# Double integral in polars

I have to calculate the following integral in polar coordinates:

$$\int_D y\sqrt{x^2+y^2}dxdy$$

where $D=\{(x,y)\in\mathbb{R}^2:a^2-x^2 \geq y \geq x^2-a^2\}$, with $a>0$.

Well, I know that $D$ is the surface bounded by two parabolas. As the vertex of those it isn't coincident with the origin, I thought that I can do a traslation like (I only write one parabola):

$$\left\{ \begin{array}{ll} Y=y-a^2 \\ X=x \end{array} \right.$$

with jacobian $J=1$. Can I do that? What integral would I obtain? Is there an easier way?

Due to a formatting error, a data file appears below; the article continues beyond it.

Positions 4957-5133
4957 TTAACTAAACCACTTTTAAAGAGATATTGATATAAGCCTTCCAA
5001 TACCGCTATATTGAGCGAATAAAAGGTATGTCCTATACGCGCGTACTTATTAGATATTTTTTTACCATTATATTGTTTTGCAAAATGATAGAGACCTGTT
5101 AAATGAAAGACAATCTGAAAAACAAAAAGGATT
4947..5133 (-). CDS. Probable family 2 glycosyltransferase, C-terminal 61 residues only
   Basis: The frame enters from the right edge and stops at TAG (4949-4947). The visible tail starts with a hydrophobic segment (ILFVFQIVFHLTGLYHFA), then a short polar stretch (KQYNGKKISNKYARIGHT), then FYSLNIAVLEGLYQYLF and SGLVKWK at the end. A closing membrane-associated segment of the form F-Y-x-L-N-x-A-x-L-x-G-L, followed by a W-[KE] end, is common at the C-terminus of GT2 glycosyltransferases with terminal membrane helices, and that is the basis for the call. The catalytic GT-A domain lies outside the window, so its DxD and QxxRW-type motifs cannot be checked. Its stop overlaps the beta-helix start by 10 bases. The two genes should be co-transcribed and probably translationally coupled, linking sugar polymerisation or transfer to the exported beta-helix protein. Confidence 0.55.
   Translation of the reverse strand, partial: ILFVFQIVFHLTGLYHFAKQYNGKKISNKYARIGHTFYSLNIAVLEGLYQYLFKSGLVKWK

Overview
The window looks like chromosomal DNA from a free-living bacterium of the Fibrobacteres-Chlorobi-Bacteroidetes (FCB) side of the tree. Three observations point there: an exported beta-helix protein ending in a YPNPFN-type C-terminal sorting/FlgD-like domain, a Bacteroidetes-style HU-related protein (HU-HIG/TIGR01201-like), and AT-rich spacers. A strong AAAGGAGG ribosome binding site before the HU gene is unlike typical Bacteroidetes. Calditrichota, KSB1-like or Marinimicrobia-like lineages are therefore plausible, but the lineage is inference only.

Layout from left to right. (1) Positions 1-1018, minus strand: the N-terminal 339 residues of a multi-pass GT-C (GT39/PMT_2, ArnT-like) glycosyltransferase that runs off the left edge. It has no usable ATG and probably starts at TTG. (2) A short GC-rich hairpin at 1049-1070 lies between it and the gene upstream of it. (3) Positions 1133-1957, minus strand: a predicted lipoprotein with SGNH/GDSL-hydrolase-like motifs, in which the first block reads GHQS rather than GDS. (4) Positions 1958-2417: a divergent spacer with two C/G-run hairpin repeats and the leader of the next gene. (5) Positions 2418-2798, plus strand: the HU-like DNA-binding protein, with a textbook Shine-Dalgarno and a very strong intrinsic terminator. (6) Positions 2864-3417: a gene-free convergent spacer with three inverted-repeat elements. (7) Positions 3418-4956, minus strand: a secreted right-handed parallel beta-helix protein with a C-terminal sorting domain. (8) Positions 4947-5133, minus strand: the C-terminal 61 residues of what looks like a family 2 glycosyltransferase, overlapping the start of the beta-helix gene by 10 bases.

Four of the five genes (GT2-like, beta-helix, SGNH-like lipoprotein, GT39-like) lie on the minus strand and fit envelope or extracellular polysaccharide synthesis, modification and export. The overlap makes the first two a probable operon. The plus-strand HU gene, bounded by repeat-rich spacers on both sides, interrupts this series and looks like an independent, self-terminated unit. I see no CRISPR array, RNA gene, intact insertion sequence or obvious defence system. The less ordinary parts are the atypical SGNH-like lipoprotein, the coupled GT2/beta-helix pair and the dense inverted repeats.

• Is the integral $0$ by inspection? Commented Apr 6, 2016 at 23:24
• I don't know. Why do you think so? Commented Apr 6, 2016 at 23:26
• The region is symmetric about the $x$-axis, and the integrand is odd w.r.t. $y$. Commented Apr 6, 2016 at 23:26
• You're right. Thank you. Commented Apr 6, 2016 at 23:34

Observe that $$\int_D f\,dA = \int_{-a}^a \int_{x^2 - a^2}^{a^2 - x^2} f\,dy\,dx$$ where $f = y\sqrt{x^2 + y^2}$. Since $f$ is odd w.r.t. $y$, the inner integral is $0$.